Severe Weather and Heavy Rain Tracker

Good Sunday and Happy Father’s Day. It’s supposed to be a big day for the dads, but mother nature looks to steal the show out there today. Severe thunderstorms and flooding rains are possible from this afternoon through Monday morning.

After this stormy pattern, things get interesting later next week. I will get to that in after a breakdown of today’s setup:

  • Storms today can pack a decent severe weather punch with damaging winds and large hail
  • The prime time for severe weather is from late afternoon through the evening hours
  • Torrential rains will accompany the storms through early Monday. This may setup up a flash flood situation across parts of central and eastern Kentucky.
  • Some areas may see local 3″+ amounts in a short amount of time.

Here are the tracking toys for the day…

Current Watches
Current Watches

Possible Watch Areas
Current MDs

Temps will be much better as this system moves away later Monday. Tuesday looks like a fantastic weather day!

The threat for a few storms will move back into the picture by the middle and end of the week as toasty temps surge back in.

What happens in the Gulf? We’ve talked about this being a spot to watch for over the past few weeks and it looks like that thought process was right. The Tropical Prediction Center expects development there in the coming days…

As expected, the models vary on where this goes after it develops. But, the models are now coming around to similar solutions to what the Canadian has been showing for the past week or so.

The new Canadian develops this into a potent Gulf storm, then brings what’s left of it into our region. Watch the deep trough that digs in behind this…

If that solution verifies, it would mean quite a bit of rain for us. Check out the cold air coming in behind this…

Remember the all the cold in Canada I was showing you a few days ago? Well… there it comes.

The GFS is similar to what the Canadian is cooking, but a little farther east with the tropical system…

it also shows a monster trough digging into the region.

The European Model continues to bring some of that moisture our way by next weekend. That’s when it meets up with another deep trough digging in…

If you’re a weather buff, that map has to excite you. Why? Well, we have a tropical system in the Gulf with the 540 thickness line into northern Minnesota. I honestly cannot think of another time in summer when I have seen a model forecast the 540 line that far south. I’m not saying it hasn’t happened, I just don’t recall seeing such a thing. That’s a lot of cold air coming south our of Canada!

I will update things as needed later today. Happy Father’s Day and take care.

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13 Responses to Severe Weather and Heavy Rain Tracker

  1. Schroeder says:

    Thanks Chris, GREAT weather blog this morning, very detailed, which I like in any weather discussion. I have nothing to add, I feel like you have really spent a lot of time and work preparing this blog for all the want a be meteorologist out there. Have a great Sunday and Father’s day everyone.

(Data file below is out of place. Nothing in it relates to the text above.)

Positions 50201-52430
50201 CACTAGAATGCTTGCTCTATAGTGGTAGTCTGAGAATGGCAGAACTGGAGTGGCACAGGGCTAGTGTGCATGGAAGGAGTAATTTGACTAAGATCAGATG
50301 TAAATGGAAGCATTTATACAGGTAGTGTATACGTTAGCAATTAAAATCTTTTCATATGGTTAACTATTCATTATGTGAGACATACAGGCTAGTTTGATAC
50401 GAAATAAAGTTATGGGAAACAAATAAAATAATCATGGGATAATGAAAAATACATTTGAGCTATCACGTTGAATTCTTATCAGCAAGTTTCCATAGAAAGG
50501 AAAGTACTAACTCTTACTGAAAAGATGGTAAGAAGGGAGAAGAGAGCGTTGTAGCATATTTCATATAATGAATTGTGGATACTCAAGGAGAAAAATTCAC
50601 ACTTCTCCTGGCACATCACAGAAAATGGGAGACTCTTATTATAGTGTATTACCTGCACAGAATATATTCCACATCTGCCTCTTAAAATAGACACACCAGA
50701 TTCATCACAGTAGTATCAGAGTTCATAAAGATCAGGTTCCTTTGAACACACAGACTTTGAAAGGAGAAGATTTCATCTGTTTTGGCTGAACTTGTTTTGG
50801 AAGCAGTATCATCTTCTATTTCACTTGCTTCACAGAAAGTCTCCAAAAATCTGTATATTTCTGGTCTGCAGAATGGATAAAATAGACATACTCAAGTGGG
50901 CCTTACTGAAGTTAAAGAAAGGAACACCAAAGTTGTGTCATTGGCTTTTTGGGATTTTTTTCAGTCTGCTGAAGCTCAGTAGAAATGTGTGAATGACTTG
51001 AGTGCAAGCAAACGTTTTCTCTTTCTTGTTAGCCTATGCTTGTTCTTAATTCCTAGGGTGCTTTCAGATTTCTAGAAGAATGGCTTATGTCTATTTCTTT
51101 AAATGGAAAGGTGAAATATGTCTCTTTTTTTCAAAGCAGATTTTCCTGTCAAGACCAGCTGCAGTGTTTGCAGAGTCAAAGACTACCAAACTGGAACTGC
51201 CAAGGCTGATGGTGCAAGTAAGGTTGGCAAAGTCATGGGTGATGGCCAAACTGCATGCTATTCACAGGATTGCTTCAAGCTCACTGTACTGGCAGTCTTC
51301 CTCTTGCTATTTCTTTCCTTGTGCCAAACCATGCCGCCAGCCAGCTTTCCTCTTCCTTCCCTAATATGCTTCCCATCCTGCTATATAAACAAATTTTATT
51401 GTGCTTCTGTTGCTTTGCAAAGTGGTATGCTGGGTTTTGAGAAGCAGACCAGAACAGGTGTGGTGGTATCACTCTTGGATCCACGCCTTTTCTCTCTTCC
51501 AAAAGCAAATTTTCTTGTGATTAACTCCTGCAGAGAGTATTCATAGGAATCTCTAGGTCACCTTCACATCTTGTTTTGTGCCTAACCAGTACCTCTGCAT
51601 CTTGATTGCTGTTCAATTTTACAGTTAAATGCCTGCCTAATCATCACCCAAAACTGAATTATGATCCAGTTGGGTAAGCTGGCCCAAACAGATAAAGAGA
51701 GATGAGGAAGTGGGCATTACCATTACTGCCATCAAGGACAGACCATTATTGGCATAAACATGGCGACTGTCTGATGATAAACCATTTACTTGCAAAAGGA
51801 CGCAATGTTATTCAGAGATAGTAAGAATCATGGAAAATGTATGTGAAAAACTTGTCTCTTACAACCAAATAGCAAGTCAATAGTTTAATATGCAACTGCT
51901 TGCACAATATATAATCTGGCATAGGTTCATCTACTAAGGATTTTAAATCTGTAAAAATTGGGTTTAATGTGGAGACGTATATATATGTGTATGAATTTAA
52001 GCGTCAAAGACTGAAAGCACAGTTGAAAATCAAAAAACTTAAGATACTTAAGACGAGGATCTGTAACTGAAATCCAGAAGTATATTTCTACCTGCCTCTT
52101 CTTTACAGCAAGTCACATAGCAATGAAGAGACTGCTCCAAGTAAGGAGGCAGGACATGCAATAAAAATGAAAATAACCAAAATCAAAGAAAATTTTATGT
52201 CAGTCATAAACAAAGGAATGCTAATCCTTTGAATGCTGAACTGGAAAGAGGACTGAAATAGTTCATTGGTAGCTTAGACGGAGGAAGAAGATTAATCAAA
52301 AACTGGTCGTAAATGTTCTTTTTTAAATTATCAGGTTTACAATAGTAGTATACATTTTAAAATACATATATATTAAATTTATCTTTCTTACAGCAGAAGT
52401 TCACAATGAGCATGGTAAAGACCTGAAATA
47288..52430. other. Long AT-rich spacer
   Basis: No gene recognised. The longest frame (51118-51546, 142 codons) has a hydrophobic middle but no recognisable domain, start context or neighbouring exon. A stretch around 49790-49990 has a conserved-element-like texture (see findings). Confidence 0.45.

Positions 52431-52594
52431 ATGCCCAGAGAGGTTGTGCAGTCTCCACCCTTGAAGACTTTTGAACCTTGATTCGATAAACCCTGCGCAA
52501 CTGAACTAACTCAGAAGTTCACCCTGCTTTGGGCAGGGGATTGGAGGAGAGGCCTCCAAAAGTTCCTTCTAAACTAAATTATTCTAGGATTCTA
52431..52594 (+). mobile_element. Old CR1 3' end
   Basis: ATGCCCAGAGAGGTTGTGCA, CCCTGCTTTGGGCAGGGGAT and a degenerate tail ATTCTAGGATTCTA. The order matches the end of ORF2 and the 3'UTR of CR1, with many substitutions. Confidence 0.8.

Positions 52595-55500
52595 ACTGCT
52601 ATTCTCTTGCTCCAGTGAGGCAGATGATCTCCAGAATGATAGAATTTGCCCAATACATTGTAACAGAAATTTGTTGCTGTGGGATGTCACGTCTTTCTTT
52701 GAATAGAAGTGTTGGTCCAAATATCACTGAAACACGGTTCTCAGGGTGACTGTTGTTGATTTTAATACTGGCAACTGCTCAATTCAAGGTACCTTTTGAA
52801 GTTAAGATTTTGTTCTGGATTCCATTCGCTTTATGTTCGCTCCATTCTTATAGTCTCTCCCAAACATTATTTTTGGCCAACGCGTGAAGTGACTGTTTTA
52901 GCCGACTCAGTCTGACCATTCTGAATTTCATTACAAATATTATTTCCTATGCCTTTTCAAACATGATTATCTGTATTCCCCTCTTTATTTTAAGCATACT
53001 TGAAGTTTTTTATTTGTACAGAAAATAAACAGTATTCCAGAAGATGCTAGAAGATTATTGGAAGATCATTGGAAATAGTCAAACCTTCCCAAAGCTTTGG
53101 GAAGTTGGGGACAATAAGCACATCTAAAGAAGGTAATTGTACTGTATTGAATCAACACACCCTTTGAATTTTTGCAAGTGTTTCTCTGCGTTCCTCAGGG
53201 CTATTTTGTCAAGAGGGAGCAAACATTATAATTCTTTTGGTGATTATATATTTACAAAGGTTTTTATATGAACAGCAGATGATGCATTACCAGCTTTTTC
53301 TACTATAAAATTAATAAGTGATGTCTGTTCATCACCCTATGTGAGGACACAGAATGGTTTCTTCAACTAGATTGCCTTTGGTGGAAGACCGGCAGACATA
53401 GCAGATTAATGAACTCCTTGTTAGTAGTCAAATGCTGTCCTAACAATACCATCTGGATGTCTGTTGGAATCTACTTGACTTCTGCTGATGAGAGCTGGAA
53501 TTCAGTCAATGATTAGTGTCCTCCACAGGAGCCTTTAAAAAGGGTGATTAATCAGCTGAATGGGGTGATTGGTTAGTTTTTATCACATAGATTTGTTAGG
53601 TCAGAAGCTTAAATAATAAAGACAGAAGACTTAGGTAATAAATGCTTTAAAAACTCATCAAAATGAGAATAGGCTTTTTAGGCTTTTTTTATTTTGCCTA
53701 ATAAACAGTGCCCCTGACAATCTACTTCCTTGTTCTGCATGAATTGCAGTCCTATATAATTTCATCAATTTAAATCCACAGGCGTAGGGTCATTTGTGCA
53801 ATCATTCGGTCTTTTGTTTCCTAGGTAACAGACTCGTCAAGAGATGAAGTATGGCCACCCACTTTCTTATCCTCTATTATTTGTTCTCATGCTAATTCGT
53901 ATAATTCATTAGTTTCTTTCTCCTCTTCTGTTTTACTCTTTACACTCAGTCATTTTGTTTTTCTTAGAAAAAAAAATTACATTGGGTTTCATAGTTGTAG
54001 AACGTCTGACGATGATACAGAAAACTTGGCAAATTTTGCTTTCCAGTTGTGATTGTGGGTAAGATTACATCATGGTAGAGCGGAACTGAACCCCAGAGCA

2. Mike S says:

    Analogs showing only isolated severe weather for our region, mainly east; SPC only spitting out 15% wind damage threat. With such a contrast between very warm and humid with cooler and less humid, there should be more fireworks than this. But, SPC sounds concerned about morning convection hampering afternoon development.

    • feederband says:

      Morning convection hampering afternoon storm possibilities. Same old song and dance for my piece of LouMetro.

  3. LD says:

    This story out of Portugal is just terrible. Apparently, the fire spread at about 120 km/h due to a dry thunderstorm rolling into the area.
    The people, mostly trapped on the highway in their cars trying to escape their already burning town, just didn’t have a chance in this type of scenario. A fire on this scale and resulting in this many deaths is beyond anything known in Portugal’s history (based on some articles I ran through translation).

  4. Mike S says:

    Earlier in western Ky, near Benton, reports of trees uprooted and numerous limbs down…Mesonet read 56 mph. Still awaiting storms to refire around here in Louisville. I could still use some rain, but that 0.50″ the other day did help. I now have 1.25″ for the month.

  5. Justin says:

    Why does it seem that all week when the storms get close to Northern Pulaski they just dissipate? Happened just about all week last week as well

  6. MichaelT says:

    How do we get in on some of this rain in East Jessamine. Maybe a tenth of an inch in my rain gauge. :/

  7. Chris Mercer says:

    Looks like the Scott/Fayette County line and areas near it were hit hard. Not much rain or wind in the Landsdowne area of Lexington.

  8. Andy Rose says:

    So far nothing has fallen at my house other then the temps. The radar shows everything died out way before it got here so much for a flash flood watch

  9. Mike S says:

    In Marshall county in far western Ky, NWS survey viewed damage by microburst and estimated wind speed of 85 mph. Wind damage in Frankfort, Lexington along with 2″+ amounts since midnight in some areas.

  10. SHAAK says:

    So I have an event planned for next Saturday. Is it going to rain?

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